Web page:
Story by: Kim Huston on July 24, 2020
As the coronavirus outbreak continues, the medical community learns more about how it affects certain populations. A study released July 9 by the University of Milan in Italy found the coronavirus and antibodies against it in the umbilical cord blood, breast milk, placentas and vaginas of some pregnant women infected with COVID-19, suggesting that the virus can be passed to fetuses and newborns. Should pregnant women be worried — and what can they do to protect themselves?
According to Jamil T. Elfarra, M.D., maternal-fetal medicine specialist with Norton Children’s Maternal-Fetal Medicine, while this study adds to the ongoing literature about COVID-19, the prevailing opinion at this time is that there is little risk of transmission.
“There is some emerging evidence that babies may be affected,” said Dr. Elfarra, who treats patients considered at high risk for pregnancy complications not necessarily related to the pandemic. “But I also want to point out that there are a few things that we have to keep in mind. The majority of the data that is out there is showing that there is little risk of transmission to the baby. However, as further studies emerge, we will have more knowledge and understanding of how this virus truly affects pregnancy and vigilance and caution at this time remain key.
“Also, mom having the virus does not necessarily mean the baby’s always going to get the virus. The other thing is that babies, even if they get it — it doesn’t mean that they’re going to have long-term complications. And that’s something that we still don’t know and we’re looking at.”
The study from Italy comes just as the Centers for Disease Control and Prevention (CDC) released a study stating that pregnant women may be at an increased risk for severe illness from the coronavirus, compared with women who aren’t pregnant, including increased risk for intensive care unit (ICU) admission and needing a ventilator.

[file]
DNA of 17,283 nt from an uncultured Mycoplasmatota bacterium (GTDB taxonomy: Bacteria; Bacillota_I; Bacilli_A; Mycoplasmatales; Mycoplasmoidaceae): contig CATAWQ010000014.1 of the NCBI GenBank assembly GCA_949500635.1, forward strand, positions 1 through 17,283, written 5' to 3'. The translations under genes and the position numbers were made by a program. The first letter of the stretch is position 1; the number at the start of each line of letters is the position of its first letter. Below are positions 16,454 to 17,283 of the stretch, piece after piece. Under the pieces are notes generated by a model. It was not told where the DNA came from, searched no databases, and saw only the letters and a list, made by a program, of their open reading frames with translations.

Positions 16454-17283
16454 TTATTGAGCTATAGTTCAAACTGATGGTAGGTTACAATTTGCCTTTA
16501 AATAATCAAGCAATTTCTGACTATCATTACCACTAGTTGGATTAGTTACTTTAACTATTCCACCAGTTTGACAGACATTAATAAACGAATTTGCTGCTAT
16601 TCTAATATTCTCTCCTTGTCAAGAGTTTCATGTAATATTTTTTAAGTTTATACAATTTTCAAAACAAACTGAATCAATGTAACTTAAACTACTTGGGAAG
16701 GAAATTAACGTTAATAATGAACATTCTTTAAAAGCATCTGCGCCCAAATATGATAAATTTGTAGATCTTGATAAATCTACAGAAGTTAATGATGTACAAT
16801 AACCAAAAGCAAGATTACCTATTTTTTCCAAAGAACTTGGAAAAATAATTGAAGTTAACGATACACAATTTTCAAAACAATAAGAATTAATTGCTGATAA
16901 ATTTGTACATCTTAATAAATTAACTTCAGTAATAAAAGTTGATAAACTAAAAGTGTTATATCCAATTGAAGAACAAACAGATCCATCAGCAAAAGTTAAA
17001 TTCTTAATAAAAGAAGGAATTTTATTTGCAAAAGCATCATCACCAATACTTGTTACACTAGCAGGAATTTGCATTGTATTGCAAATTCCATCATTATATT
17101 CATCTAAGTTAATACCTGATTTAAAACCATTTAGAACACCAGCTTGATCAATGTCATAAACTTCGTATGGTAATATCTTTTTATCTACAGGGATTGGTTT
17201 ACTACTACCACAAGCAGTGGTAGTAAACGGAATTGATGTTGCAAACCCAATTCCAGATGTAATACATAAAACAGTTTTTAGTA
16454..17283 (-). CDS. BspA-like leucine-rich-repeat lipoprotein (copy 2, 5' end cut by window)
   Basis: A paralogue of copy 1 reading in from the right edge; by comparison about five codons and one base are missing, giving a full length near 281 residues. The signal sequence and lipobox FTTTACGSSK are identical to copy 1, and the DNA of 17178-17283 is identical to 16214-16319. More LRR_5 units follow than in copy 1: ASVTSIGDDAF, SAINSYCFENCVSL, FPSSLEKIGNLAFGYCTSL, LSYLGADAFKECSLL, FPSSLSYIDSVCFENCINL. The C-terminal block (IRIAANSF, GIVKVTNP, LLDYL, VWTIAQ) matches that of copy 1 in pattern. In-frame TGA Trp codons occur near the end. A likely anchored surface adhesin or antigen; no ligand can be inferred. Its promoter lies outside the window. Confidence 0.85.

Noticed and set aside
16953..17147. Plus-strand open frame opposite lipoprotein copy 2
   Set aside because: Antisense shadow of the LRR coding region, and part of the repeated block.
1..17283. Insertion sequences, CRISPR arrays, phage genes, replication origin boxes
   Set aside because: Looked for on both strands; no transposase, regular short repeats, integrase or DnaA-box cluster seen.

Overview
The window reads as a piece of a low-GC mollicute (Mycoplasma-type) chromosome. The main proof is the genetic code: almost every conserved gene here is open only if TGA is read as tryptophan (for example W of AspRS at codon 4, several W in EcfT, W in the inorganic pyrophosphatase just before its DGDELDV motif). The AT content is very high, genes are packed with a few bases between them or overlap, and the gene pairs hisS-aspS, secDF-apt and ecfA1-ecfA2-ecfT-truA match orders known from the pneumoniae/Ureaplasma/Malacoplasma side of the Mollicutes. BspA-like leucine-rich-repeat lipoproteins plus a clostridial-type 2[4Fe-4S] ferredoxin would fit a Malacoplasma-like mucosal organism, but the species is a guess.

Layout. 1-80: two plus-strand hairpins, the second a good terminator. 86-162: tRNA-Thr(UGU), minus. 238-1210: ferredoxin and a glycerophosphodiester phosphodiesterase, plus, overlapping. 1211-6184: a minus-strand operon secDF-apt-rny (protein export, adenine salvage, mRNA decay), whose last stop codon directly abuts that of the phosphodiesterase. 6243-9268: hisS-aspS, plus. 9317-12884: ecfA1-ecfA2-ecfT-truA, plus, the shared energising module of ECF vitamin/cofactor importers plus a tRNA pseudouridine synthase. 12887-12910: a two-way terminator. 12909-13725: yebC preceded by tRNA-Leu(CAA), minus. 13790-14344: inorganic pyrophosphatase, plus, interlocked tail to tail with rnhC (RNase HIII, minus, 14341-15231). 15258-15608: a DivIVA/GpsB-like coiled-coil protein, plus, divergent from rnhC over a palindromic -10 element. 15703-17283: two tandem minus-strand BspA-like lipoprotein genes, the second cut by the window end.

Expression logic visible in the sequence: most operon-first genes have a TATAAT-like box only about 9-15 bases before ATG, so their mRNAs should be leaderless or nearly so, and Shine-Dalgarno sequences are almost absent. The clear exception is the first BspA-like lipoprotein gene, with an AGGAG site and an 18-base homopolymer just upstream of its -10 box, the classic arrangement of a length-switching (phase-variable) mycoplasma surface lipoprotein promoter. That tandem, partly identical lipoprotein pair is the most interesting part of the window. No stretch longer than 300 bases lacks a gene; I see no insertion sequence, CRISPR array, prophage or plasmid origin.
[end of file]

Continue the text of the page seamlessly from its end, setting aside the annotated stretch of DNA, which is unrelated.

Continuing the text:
“I want to stress that even though the data is showing that there’s an increased risk that moms need to go to the ICU to be monitored more carefully, that doctors in general look at the pregnant population very differently,” Dr. Elfarra said. “We have a much, much lower threshold to place pregnant women in observation, knowing that there are two patients, mom and the baby, and knowing the risks of pregnancy itself.”
“I recommend that patients should be very vigilant, irrespective of what trimester they are at,” Dr. Elfarra said. “Our goal is to prevent the virus from getting to the mom in the first place.”
Precautions include going to their prenatal appointments as advised, as well as wearing a face mask. Constant hand hygiene and social distancing are key.
“We encourage washing their hands very frequently, maintaining social distancing, and also only going out and socializing with the people that they absolutely have to socialize with, and going to the things that they absolutely need to go to within reason,” Dr. Elfarra said. “Because this outbreak has been going on for a prolonged period of time, and people need to adapt and cautiously go back to their basic life needs.”
Dr. Elfarra emphasized to those who live with and are part of a pregnant woman’s community, their actions are important to protecting them, too.
“If you’re in contact with someone pregnant, you need to stick to wearing masks when you’re near them and make sure that you have washed your hands,” Dr. Elfarra said.
According to Dr. Elfarra, having an open line of communication with your OB/GYN or midwife to share your fears can help no matter which trimester you are in.
“For our pregnant patients, I want to reassure them that we as health care providers are always there for them,” Dr. Elfarra said. “The line of communication is open. They can relay any fears — anything that they’re worried about, they need to communicate to us.”
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